Asking the 4 Ws: Inspired by Debbie Abilock’s NoodleTools exercises, I developed the 4 Ws activity to help students make observations, connections, and inferences about an artist’s agenda and develop ideas about a work’s significance:
Five Card Flickr: In Five Card Flickr, players are dealt five random photos. To promote VL, have students follow these steps:
- Jot down one word that they associate with each image.
- Identify a song that comes to mind for one or more of the images.
- Describe what all the images have in common.
- Compare answers with classmates.
During a subsequent discussion, ask students to show what elements of the photo prompted their responses.
Image analysis worksheets: To promote analysis of key features specific to different formats, pick an appropriate tool from the National Archives:
Step-by-Step: Working With Images That Matter
The following lesson is partially based on Ann Watts Pailliotet’s notion of deep viewing, a process that occurs in three phases:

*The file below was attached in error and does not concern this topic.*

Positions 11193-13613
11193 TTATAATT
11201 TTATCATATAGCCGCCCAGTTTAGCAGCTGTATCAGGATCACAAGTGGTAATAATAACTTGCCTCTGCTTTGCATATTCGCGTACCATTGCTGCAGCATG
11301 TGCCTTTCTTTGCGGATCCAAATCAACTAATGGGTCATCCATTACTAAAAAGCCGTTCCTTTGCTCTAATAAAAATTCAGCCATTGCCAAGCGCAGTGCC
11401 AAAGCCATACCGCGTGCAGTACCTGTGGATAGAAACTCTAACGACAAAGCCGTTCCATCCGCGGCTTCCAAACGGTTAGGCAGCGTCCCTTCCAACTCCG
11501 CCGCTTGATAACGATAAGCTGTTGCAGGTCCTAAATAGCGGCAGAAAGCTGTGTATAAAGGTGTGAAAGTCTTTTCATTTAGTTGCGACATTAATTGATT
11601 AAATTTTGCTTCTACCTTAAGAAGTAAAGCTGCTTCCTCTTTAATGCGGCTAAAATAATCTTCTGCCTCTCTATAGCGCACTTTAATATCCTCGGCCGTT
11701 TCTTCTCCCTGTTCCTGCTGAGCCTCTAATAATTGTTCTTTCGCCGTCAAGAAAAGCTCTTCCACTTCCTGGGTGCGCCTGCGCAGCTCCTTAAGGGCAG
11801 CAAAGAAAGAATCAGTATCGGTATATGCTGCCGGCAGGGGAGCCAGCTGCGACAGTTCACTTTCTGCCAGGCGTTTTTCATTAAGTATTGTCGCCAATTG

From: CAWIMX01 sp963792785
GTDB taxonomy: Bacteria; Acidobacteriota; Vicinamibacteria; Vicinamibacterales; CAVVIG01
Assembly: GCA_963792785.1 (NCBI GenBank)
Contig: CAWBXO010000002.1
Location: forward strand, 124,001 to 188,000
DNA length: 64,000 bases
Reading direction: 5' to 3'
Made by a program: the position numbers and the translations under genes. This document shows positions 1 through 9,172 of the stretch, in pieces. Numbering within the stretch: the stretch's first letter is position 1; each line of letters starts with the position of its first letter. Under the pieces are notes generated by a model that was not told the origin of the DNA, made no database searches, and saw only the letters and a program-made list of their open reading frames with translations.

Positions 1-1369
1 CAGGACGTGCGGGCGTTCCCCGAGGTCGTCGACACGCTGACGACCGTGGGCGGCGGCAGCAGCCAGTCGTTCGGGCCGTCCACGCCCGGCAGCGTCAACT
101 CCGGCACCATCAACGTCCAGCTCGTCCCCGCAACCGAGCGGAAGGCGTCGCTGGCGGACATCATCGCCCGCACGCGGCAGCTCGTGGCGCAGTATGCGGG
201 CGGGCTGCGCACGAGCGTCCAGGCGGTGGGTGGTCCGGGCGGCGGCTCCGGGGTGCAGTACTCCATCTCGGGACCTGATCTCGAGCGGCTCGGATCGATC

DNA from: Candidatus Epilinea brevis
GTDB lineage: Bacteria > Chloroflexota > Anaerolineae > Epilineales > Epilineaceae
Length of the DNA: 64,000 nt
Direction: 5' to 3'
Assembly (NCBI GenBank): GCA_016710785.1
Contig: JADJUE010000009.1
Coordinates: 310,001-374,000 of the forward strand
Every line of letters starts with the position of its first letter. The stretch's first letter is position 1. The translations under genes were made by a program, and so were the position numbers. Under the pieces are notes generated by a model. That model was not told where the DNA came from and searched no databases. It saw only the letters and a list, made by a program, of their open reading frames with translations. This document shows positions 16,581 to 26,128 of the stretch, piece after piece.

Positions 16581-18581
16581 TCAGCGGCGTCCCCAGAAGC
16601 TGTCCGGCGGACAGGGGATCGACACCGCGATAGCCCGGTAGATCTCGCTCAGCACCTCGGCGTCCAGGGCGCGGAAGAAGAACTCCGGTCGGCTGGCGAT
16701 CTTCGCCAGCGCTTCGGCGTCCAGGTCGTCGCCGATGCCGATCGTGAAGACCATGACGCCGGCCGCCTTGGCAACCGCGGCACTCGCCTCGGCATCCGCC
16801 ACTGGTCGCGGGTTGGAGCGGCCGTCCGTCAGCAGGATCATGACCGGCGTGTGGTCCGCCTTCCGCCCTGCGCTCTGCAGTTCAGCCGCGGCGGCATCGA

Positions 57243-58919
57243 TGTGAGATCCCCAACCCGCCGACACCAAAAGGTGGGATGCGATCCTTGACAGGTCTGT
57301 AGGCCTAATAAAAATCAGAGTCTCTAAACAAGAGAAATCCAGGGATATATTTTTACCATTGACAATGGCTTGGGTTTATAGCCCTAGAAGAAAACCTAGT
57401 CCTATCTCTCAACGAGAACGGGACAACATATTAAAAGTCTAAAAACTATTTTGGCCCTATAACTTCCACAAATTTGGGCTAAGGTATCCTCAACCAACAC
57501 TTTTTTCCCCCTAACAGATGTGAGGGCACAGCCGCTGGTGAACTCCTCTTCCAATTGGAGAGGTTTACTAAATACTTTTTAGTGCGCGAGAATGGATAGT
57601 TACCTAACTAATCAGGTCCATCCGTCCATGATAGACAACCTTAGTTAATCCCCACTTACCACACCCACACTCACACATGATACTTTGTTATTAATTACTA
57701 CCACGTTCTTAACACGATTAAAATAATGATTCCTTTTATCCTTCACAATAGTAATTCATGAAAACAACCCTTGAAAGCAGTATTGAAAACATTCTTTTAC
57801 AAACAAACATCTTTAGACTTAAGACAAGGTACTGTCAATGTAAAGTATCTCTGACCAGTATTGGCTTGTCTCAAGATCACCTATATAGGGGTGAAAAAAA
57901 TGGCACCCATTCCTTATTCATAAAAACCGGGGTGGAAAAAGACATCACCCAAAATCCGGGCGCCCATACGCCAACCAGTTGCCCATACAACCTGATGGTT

- Literal observation
Remember the 1957 photo of Elizabeth Eckford and Hazel Bryan? Eckford was one of the first African American students to attend the newly desegregated Little Rock High School. In the photo, you see her entering the school grounds while a throng of white students, most prominently an enraged Hazel Bryan, jeer. The photo was disseminated worldwide within a couple of days, uncorking new support for civil rights.
Here are the lesson procedures:
Literal observation phase: Give students a hard copy of the Eckford and Bryan photo. To help them internalize the image, tell them to study it for one minute before turning it over and doodling a version of it from memory. Next, have students write what they observe—what is pictured, how space used used, etc.—in a shared Google Doc.